Edgar R. Laplante,
Internationally known Con Artist
Buried in Cementerio Lindo, exact location unknown
(Archival photo by Turner Studios, 1918,
courtesy of the Library of Congress)
Edgar Laplante, a.k.a. Chief White Elk, a.k.a. Dr. White Eagle, a.k.a. Ray Tewanna, was a charming, internationally-known con artist who routinely assumed a Native American persona.
He was born around 1888 in Central Falls, Rhode Island, to a Canadian immigrant couple. In 1917, he was working as a barker for a silent movie theater on Coney Island. Perhaps the attention that his Native American regalia and somber mien attracted led him to reinvent himself as "Chief White Elk."
By 1918, Chief White Elk was the toast of Salt Lake City, Utah, giving patriotic speeches to raise funds for World War I Liberty bonds. On March 13, 1918, he married Bertha Thompson, a half-Klamath model and aspiring actress from Eureka, California. The federal census of 1920 recorded the couple living in Portland, Oregon. Shortly thereafter, however, Laplante appears to have deserted Bertha to go on a whistle-stop tour of Canada.
Laplante’s next port of call was London, where he passed himself off as a Cherokee chieftain (from Canada!) and expressed a desire to meet personally with King George V. Finding himself short of cash, Laplante began calling himself Prince Ray Tewanna and married an English widow, Ethel Elizabeth Holmes, ignoring the fact that he was still married to Bertha.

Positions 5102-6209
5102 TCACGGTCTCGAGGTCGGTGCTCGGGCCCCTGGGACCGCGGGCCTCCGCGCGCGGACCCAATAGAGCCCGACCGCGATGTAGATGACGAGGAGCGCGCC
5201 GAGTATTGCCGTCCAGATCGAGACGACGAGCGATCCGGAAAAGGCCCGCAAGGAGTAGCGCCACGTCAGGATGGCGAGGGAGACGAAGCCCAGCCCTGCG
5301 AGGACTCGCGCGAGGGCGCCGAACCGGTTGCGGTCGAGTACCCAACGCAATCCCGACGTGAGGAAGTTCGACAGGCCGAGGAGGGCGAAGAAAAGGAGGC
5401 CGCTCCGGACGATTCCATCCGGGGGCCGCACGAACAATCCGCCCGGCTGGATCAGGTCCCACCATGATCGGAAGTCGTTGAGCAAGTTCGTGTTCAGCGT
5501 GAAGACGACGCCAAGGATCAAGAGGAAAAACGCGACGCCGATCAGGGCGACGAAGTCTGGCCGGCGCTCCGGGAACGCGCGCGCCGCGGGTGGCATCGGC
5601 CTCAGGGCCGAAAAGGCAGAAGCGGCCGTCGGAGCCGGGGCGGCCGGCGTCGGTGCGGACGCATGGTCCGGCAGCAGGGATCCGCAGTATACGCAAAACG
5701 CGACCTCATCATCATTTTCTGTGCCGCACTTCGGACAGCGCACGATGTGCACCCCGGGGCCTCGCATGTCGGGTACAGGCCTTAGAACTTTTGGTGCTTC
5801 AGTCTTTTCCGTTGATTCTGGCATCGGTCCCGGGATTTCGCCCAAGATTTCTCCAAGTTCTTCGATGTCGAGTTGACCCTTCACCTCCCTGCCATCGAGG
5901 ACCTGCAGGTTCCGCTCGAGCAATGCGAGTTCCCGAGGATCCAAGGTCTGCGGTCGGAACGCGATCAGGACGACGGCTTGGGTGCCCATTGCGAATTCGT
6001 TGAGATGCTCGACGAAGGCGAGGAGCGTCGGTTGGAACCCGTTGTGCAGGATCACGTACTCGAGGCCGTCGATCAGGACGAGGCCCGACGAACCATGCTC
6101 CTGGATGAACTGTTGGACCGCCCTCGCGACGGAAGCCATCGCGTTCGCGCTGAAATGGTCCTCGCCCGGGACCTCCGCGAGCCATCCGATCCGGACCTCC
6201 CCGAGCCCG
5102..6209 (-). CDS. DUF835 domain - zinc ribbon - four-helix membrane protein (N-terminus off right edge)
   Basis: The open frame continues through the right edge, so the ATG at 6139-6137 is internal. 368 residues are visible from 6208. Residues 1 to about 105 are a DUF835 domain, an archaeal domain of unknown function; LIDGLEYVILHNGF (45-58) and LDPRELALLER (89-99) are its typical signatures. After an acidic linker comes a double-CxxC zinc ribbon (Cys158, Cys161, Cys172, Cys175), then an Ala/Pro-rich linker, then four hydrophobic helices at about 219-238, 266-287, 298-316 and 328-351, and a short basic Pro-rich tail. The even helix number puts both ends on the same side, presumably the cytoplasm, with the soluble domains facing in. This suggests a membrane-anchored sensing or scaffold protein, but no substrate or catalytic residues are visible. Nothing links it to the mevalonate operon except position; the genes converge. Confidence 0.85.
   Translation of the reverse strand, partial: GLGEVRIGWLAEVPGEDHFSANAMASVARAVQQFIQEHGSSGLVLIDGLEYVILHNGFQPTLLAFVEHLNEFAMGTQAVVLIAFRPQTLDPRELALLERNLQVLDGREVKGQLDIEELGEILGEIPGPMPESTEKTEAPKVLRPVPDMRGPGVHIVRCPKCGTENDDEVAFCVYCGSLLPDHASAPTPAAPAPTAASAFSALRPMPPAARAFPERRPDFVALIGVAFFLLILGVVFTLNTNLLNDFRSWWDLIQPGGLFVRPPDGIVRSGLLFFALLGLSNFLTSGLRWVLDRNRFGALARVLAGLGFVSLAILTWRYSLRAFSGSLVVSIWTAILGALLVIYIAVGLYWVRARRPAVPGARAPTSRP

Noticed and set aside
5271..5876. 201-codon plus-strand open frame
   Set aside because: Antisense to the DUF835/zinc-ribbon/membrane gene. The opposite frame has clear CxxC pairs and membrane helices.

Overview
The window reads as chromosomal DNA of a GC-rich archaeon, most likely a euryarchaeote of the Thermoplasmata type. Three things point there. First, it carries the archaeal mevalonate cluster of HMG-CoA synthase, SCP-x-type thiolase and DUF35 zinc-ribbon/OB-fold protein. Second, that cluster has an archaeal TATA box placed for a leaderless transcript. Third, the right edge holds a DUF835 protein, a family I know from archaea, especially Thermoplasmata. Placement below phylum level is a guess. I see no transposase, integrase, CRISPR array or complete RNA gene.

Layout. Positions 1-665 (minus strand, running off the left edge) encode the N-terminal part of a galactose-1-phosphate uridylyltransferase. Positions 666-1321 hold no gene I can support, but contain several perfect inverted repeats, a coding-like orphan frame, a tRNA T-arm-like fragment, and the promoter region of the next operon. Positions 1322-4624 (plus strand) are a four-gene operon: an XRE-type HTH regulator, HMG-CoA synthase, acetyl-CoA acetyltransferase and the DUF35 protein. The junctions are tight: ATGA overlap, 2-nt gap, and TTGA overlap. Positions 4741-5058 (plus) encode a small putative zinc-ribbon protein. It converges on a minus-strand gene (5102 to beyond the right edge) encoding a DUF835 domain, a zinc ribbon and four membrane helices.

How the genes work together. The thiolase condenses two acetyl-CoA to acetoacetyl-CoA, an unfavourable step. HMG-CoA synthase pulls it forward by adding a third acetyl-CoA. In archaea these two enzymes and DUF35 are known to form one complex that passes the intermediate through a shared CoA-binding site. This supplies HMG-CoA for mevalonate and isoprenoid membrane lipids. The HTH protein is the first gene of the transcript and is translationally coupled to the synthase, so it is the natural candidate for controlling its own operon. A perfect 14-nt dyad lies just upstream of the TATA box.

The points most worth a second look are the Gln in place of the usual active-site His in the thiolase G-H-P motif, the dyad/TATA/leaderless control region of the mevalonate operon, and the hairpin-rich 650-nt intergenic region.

Laplante soon left his new wife to visit France and Italy. Taking up lodgings in Paris, he walked the arts districts wearing his Native American costume. Although his French was of the French-Canadian variety, Laplante had no trouble charming the Parisians.
Next, Laplante moved on to Italy, where he made the acquaintance of Countess Melania Khevenhüller-Metsch. The countess seemed to have an inexhaustible supply of Italian lira, and Laplante was happy to help her spend it. His sympathy for the poor made him the darling of Italy’s Fascist Party, and he was photographed several times with Mussolini’s Black Shirts.
However, in 1925, Laplante was unmasked and sentenced to a prison term in Italy for defrauding the countess. By the time he was free to return to the United States, he was so broke that he had to accept work as a waiter in order to pay for his steamship passage.
Back in the U.S., Laplante didn’t change his shtick; he simply took to touring rural areas, trusting that he would be unknown there. A 1931 newspaper article from Tuscaloosa proved that he had resumed his "Chief White Elk" persona. Found walking along a California highway in 1939, he claimed to be a spokesman for an Aleutian tribe on his way to Washington, D.C.
By the time of his death in 1944, Laplante was living at Schmidt’s Haven of Rest in Phoenix, Arizona. His death certificate lists him as "Edward La Plante (Dr. White Eagle)," a Native American born near Gila Bend, Arizona. An indigent, he was buried at public expense in the Maricopa County Cemetery. Edgar Laplante's cenotaph is in Cementerio Lindo.
©2022 by Donna L. Carr. Last revised 29 March 2022.
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